How Fran Pavley changed the American auto industry
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Eight years ago, Fran Pavley, an obscure California assemblywoman and former civics teacher, proposed something that no government had ever done before: a law to slash the amount of carbon dioxide spewing from auto tailpipes, a major source of climate change.
Thursday, after an epic struggle in which California and other states battled car manufacturers and the George W. Bush administration on global warming all the way to the U.S. Supreme Court, the first nationwide regulations to control planet-heating greenhouse gases from vehicles took effect, modeled on Pavley’s law. “I’m very gratified,” said a beaming Pavley (D-Agoura Hills), now a state senator, who attended a news conference with environmentalists at Los Angeles’ Petersen Automotive Museum in L.A. “This will reduce air pollution, reduce consumer costs at the pump... These new technologies pay for themselves in a very short time.”
The standards, negotiated by the Obama administration with the states, auto industry, Environmental Protection Agency and Transportation Department, will raise the fleetwide average fuel economy of new cars and trucks to 34.1 miles per gallon in 2016, an increase of 7.7 mpg from today, and cut carbon dioxide emissions by 26%. The 10-mpg rise from today’s standard could drive up the average price of vehicles by $926, but federal officials say that will be offset by savings of $3,000 in overall fuel costs.
Nationally, transportation accounts for 28% of the greenhouse gas emissions that scientists say have begun to disrupt Earth’s climate. Only electricity generation produces more.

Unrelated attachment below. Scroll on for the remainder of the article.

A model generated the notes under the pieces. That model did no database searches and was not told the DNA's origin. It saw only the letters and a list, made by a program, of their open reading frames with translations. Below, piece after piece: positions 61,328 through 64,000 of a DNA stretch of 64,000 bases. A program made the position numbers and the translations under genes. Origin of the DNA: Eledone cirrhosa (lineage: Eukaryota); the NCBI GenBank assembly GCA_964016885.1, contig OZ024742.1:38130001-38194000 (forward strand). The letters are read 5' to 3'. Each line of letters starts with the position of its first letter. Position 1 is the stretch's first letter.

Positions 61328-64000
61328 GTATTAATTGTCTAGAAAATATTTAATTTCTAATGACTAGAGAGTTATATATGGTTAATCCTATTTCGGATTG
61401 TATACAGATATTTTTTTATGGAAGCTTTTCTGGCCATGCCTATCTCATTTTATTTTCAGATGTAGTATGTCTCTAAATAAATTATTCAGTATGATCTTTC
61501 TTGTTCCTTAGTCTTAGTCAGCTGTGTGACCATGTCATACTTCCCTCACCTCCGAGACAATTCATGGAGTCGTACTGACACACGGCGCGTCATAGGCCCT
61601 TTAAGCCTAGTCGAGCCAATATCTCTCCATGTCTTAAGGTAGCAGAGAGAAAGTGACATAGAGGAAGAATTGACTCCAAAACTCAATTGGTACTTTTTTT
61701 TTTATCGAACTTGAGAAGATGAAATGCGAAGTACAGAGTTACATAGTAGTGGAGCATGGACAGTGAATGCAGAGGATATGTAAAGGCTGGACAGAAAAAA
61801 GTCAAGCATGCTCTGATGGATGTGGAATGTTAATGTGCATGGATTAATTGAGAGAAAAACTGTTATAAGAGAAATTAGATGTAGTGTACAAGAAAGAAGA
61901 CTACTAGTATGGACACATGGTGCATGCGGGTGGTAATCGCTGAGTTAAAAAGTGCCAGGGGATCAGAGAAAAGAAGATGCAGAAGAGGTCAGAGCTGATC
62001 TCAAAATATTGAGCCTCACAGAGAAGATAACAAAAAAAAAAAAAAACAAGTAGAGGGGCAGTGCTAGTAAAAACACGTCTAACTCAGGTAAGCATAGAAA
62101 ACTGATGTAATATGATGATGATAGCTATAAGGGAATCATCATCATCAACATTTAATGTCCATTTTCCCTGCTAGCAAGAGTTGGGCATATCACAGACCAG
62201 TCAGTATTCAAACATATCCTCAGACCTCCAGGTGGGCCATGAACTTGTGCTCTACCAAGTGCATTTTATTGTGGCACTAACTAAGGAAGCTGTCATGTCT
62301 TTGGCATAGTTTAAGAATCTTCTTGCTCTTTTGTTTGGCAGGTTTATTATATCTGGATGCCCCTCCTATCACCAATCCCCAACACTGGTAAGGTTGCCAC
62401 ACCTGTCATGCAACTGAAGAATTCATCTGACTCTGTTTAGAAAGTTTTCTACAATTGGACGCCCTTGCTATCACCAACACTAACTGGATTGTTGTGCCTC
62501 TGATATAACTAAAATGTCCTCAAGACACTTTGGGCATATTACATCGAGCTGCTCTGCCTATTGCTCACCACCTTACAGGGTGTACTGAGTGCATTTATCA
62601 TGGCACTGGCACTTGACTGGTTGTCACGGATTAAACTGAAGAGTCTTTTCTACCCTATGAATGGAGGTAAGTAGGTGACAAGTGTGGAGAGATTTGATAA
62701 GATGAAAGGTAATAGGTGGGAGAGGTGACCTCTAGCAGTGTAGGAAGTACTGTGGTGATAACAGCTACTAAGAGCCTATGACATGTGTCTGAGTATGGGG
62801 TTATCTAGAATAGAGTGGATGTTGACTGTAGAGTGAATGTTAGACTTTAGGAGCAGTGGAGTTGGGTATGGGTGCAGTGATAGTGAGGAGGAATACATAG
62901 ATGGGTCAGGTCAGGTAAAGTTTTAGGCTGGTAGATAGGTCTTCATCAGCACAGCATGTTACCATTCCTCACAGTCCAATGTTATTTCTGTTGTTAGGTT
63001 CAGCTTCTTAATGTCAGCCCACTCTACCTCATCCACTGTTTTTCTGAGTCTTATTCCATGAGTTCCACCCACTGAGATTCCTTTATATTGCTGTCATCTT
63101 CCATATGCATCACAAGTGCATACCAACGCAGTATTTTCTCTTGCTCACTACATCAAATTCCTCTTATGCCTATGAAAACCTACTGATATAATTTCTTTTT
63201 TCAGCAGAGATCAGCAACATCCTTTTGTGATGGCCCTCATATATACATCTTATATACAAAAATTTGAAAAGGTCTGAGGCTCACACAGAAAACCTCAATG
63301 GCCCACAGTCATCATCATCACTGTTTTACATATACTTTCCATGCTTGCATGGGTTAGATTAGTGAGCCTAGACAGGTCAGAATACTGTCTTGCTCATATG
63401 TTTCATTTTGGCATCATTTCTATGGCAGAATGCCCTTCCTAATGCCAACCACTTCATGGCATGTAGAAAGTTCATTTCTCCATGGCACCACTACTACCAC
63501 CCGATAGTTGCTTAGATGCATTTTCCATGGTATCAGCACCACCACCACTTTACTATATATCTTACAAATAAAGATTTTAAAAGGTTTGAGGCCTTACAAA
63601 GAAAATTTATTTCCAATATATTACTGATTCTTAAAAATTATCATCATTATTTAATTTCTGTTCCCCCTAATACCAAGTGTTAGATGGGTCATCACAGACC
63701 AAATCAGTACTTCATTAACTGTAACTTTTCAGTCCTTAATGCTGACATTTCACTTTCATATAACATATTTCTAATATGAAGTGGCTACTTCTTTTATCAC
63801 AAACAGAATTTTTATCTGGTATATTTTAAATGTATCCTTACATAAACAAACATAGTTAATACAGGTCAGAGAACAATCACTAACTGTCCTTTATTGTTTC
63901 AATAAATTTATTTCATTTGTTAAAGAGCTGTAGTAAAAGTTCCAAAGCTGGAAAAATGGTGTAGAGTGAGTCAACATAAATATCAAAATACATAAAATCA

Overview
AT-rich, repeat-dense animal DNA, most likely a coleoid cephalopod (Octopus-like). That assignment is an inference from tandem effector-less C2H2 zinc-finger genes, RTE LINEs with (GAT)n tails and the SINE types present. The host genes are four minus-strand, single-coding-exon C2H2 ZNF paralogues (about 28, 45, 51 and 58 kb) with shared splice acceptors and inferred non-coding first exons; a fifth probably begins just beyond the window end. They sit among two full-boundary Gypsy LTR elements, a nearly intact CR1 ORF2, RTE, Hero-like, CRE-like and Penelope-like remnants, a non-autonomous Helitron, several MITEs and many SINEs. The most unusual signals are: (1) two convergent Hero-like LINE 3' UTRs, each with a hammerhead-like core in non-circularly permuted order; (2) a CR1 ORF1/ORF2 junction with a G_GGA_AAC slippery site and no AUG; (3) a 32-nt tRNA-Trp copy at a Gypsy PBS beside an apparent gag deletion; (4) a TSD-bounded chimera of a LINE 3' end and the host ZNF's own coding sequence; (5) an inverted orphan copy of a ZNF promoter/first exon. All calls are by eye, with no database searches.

The rules mark the first time the federal government has curbed global warming emissions under the Clean Air Act. Environmentalists credited California’s pioneering fight--beginning with the 2002 enactment of Pavley’s law to regulate such emissions from cars.
But Congress is considering new climate and energy legislation that could curb future state efforts to regulate greenhouse gas emissions from stationary sources, as well as the EPA’s authority to do so under the Clean Air Act. “The clean car standards issued today show the extraordinary value of state leadership and EPA action under the current Clean Air Act,” said David Doniger, climate policy director of the Natural Resources Defense Council. “Current state and EPA authority should be preserved, not preempted, in any new law.” Charles Drevna, president of the National Petroleum & Petrochemical and Refiners Assn., criticized the tailpipe rule as “harmful,” adding, that “EPA has acknowledged that regulation of vehicle greenhouse gas emissions under the Clean Air Act will lead next year to the regulation of stationary-source emissions of greenhouse gases. Such misguided and flawed policy has the potential for devastating consequences to American consumers, businesses, jobs, and the economy.”
California has adopted the nation’s most sweeping climate legislation, requiring nearly every sector of the economy to contribute to slashing the state’s carbon footprint by 15% over the next decade. Emissions from power plants, factories and other industries would be capped, and firms could trade pollution permits to lower costs. Northeastern states are already operating a regional cap-and-trade program for utilities.